As robust and feature rich as most IDEs are nowadays, it is still difficult to have an “all in one” package for developing your applications. The database tool might be missing that handy view or export for the data. The graphics editor doesn’t handle layering. You just need a place to store that code snippet you found in that forum thread until you’re ready to paste it into your method.
It adds to the complication when you jump between operating systems like I do. I’m primarily a .Net developer, who uses a MacBookPro on a daily basis so that I can be in sync with all of my fellow developers when we’re working on our PHP projects. I tend to shy away from the “sharing” of files between the systems because I’ve run into synchronization issues in the past. I treat them like separate machines (using VMWare Fusion) and run in “unity mode” when I need a singular desktop type experience.
With that said, here are the tools I use on a daily basis, for both OSX and Windows 8.1:
The days of losing a full day of work when your system goes down and needs a reformat are over. With the speed of the internet, the speed of our machines, the storage of the cloud, and the power of automated builds/installs provided by KitchenPlan/BoxStarter, you can have a fresh box in mere hours now.
OSX: None (Finder)
Win: None (Explorer)
I used to use specialized file management tools, but nowadays everything has searching, zipping, and quick navigation built into it. It’s quite nice to “go native” with it.
OSX: Simple Antnotes
Since I can share a copy/paste between environments, Simple Antnotes gives me a hotkey to fire up a quick note that I can pin, or keep for that URL, or object Id that I need to use for debugging. When I’m done, I clear it out and move on.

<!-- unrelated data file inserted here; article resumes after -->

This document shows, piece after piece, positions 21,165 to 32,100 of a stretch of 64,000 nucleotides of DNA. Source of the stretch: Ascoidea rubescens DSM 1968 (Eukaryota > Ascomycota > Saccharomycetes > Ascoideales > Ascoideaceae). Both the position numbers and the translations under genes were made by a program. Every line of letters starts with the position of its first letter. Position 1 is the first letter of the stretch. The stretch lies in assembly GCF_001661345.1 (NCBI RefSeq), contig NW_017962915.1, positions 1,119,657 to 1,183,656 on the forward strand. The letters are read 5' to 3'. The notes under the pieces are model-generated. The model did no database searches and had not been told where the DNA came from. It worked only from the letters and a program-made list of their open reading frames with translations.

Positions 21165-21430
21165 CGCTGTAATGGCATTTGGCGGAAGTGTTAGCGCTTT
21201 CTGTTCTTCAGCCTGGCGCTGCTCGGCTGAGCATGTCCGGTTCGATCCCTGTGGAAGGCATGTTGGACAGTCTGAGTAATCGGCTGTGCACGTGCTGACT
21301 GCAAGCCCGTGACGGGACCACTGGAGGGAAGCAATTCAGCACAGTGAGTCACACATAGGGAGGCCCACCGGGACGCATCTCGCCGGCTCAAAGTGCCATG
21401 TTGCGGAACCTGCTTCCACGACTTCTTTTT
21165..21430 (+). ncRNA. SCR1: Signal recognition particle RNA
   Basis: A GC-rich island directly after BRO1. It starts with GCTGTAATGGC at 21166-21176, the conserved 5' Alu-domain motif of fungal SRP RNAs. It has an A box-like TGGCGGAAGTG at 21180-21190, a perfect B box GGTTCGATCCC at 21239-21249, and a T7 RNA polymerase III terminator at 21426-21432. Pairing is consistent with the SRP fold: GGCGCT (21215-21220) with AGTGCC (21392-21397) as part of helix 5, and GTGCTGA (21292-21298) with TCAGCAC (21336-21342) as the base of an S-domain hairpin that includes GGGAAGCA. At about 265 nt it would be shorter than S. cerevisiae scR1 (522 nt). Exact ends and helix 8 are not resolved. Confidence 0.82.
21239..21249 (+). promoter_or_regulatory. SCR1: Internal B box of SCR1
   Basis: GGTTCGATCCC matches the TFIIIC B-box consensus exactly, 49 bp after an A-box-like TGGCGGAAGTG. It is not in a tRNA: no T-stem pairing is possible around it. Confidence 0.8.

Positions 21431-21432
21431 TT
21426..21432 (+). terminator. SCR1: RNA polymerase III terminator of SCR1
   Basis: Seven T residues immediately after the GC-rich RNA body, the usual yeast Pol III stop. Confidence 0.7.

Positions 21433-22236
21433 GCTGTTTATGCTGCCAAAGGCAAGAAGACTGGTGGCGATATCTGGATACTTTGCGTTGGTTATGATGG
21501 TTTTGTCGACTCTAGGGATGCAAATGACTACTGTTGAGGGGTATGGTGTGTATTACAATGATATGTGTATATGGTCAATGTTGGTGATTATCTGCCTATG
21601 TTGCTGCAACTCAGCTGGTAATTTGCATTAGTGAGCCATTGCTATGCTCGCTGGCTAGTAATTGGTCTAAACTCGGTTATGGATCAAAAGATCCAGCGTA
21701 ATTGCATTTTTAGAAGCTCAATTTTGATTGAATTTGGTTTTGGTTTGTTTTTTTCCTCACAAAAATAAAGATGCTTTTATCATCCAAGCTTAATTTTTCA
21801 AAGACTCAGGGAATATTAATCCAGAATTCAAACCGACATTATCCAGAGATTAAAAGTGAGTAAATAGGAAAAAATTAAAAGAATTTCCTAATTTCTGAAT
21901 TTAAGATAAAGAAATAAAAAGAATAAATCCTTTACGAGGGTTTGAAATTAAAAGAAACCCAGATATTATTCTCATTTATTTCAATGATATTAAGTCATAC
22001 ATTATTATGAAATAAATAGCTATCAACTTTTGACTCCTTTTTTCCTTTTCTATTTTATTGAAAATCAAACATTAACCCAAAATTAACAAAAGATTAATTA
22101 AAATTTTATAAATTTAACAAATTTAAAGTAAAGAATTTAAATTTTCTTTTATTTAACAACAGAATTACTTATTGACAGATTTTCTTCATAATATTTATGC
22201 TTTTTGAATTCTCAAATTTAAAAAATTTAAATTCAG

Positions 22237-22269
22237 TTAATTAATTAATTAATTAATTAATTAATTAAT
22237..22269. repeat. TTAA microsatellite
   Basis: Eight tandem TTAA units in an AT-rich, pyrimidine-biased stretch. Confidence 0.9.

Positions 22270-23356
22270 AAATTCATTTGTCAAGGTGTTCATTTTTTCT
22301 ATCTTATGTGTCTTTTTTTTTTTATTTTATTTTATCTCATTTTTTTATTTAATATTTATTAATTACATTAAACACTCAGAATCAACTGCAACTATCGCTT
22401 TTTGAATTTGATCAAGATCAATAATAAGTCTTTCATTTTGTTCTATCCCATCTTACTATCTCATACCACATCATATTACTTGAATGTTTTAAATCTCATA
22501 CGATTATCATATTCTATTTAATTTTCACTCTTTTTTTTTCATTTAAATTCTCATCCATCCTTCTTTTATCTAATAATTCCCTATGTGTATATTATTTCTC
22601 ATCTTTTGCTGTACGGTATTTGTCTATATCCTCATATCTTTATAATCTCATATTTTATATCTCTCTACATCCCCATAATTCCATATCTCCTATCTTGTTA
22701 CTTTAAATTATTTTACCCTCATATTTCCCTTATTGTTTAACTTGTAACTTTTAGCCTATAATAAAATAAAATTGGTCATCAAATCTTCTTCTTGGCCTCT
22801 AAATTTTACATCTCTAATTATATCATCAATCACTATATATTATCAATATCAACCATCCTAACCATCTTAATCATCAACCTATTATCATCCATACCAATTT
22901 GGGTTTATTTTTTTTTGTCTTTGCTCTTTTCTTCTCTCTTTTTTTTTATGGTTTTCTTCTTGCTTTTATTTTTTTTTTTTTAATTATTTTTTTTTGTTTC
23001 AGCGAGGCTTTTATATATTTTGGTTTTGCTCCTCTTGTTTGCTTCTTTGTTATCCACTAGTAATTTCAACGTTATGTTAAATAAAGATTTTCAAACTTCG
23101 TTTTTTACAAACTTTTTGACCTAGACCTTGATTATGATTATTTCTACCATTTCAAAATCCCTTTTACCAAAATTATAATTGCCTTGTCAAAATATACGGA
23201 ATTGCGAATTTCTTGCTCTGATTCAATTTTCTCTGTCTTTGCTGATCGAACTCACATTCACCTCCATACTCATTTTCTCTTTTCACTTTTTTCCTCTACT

For more detailed notes, such as coding snippets, registration details, personal maintenance logs, and everything else, I really like the way OneNote is organized. It is even more powerful if you pair it with a tablet to do inline image annotations. Since I can run OneNote on my Android tablet as well, I have all of my recipes handy as well.
Toad is still my go to app for database management. It has wonderful auto-complete, powerful export options, and a lot of “common sense” interface that makes it easy to query and manipulate data, both at a small scale and large scale. The freeware version strips out some of the powerful export tools, but most of the time you won’t miss it.
While there is a OSX version out there, it really doesn’t have as much power or ease of use compared to the Windows counterpart. That’s why I use Sequel Pro. It’s all the stuff I love about Toad, but native for OSX, and there aren’t any special Java libraries you have to load like many other OSX database management tools out there.
Sublime Text has won me over for it’s powerful select/replace of text and the variety of plugins is has to help with things like prettifying JSON code. You can also load a folder from the command prompt into sublime text and have a mini IDE all it’s own for simple HTML site or quick project updates. You get the same interface in both environments, so having that familiarity is always helpful.
OSX: Gimp (sort of)
Paint.Net is such a beautiful app. It’s no photoshop, nor do I think it ever wants to be one. But for me, all I need to do is to resize an image, or maybe strip out the background to make it transparent, or potentially build a simple button using a couple of layers. It has all of the core tools you need, plus some nice layer filtering to help create special effects. It’s free too!
I really haven’t found an equivalent for OSX. Gimp is nice, but I think there is a bit of a learning curve to it so I use it only when absolutely necessary for simple tasks. Maybe one day I’ll find something better.
Firefox Developer edition has really impressed me with the speed in which is loads page and the assortment of tools made available. I think all of the “big” browsers have a similar set of tools for inspecting / debugging web pages these days, but the ease of access to features, the dark theme, and continued updates make this app the one I go to when working heavy on web pages.
Blogging has become more important to me, as a means of “sharing the love” as well as getting some thoughts out of my brain for introspection. Desk is such an amazing app that takes all the clutter out of the way and allows me to just right. It is feature rich enough to support my code snippets and optional embedding, but doesn’t overdo it. It is well worth the investment.
So what about you? What tools are in your arsenal? I’m always looking for new ones!